There are few industries that are as permeated by myths, misinformation and controversy as is the debt settlement industry. It is my goal to provide truthful, factual, objective information in order to dispel the confusion and misinformation.
Unlike debt consolidation companies (that forward your monthly payments to your creditors), debt settlement companies place your monthly payments to them into a trust account, then forward the money to your creditors when there is sufficient funds in the account to pay a creditor in complete.
Debt settlement companies advertise that they can negotiate with creditors to reduce debts by 40% to 60%. Is this really possible? Not if you believe what you read on the Internet, which offers many pages of powerful arguments against the efficacy of debt settlement companies.
Do you believe everything you read on the Internet? Let’s think this by. If you were a creditor, would you be willing to allow your debtors to pay only one-half of what they owe you? clearly not.
But what if your debtors were noncollectable, in other words, they refused to pay you and they were in a position where you could not collect from them by levying their bank accounts, placing liens on their similarities or garnishing their wages. Now, would you be willing to take a reduced amount? Your choices are – 50% or nothing. Which are you going to choose?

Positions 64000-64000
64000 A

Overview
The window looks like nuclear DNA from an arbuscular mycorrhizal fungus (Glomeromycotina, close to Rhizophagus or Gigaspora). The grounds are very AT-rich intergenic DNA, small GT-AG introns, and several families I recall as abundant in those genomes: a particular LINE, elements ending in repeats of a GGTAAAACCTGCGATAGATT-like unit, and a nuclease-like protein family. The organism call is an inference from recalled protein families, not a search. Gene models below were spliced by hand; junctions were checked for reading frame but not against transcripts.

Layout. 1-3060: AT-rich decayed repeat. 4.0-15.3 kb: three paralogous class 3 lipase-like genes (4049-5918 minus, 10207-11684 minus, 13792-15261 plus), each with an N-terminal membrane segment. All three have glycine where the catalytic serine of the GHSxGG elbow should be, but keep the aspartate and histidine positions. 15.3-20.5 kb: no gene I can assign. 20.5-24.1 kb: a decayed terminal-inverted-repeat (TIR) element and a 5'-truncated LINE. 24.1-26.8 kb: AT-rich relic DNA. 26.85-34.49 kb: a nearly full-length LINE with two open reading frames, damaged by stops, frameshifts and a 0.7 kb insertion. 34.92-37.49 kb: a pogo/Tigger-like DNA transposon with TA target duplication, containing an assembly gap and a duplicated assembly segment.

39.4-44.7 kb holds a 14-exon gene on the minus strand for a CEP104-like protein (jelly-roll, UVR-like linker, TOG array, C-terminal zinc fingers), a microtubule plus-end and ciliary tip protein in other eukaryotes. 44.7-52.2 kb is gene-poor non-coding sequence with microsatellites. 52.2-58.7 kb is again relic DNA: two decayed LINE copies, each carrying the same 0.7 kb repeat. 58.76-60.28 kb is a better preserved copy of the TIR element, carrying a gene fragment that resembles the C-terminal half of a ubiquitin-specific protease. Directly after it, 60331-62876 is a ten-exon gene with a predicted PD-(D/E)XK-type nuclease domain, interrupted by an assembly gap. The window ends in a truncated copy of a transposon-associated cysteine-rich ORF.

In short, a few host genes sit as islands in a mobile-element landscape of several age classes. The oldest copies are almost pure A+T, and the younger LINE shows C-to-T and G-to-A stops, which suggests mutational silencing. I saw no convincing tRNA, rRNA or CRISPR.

The truth is – of the thousands of debt settlement companies, there are a few that can negotiate or settle debts by 40% to 60% as advertised. But they charge fees upwards of 15% of your debt.
Your goal as a debtor should be to become “bullet-proof” and you will be in the drivers seat to negotiate with your creditors without paying a debt settlement company to do it for you.
A few words of advice. Stay away from back dated documents, hiding assets off-shore or in trusts, transferring similarities to other people, or any other strategies that are not lawful.
observe: This author is not suggesting that you protect assets from government authorities or put yourself in a position to restrict the payment of child sustain.